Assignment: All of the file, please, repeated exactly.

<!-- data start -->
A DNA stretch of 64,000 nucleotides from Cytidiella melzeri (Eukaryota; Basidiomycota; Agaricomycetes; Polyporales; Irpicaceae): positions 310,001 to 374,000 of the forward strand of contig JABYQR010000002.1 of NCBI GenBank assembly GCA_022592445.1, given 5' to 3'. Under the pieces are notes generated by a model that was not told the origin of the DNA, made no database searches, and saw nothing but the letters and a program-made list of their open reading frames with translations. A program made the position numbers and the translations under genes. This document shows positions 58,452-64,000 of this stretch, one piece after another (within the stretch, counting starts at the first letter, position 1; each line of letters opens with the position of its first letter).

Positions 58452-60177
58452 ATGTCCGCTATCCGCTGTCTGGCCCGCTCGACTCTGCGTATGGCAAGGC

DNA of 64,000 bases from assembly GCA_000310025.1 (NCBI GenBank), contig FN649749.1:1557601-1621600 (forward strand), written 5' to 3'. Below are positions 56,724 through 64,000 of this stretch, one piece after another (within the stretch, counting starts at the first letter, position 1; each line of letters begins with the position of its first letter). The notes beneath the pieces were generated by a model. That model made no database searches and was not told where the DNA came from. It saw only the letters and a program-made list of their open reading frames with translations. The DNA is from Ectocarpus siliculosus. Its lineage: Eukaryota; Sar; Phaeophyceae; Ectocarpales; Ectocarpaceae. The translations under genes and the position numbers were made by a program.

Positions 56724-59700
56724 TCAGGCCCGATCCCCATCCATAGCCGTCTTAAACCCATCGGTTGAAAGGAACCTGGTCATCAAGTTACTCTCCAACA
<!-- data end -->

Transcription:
A DNA stretch of 64,000 nucleotides from Cytidiella melzeri (Eukaryota; Basidiomycota; Agaricomycetes; Polyporales; Irpicaceae): positions 310,001 to 374,000 of the forward strand of contig JABYQR010000002.1 of NCBI GenBank assembly GCA_022592445.1, given 5' to 3'. Under the pieces are notes generated by a model that was not told the origin of the DNA, made no database searches, and saw nothing but the letters and a program-made list of their open reading frames with translations. A program made the position numbers and the translations under genes. This document shows positions 58,452-64,000 of this stretch, one piece after another (within the stretch, counting starts at the first letter, position 1; each line of letters opens with the position of its first letter).

Positions 58452-60177
58452 ATGTCCGCTATCCGCTGTCTGGCCCGCTCGACTCTGCGTATGGCAAGGC

DNA of 64,000 bases from assembly GCA_000310025.1 (NCBI GenBank), contig FN649749.1:1557601-1621600 (forward strand), written 5' to 3'. Below are positions 56,724 through 64,000 of this stretch, one piece after another (within the stretch, counting starts at the first letter, position 1; each line of letters begins with the position of its first letter). The notes beneath the pieces were generated by a model. That model made no database searches and was not told where the DNA came from. It saw only the letters and a program-made list of their open reading frames with translations. The DNA is from Ectocarpus siliculosus. Its lineage: Eukaryota; Sar; Phaeophyceae; Ectocarpales; Ectocarpaceae. The translations under genes and the position numbers were made by a program.

Positions 56724-59700
56724 TCAGGCCCGATCCCCATCCATAGCCGTCTTAAACCCATCGGTTGAAAGGAACCTGGTCATCAAGTTACTCTCCAACA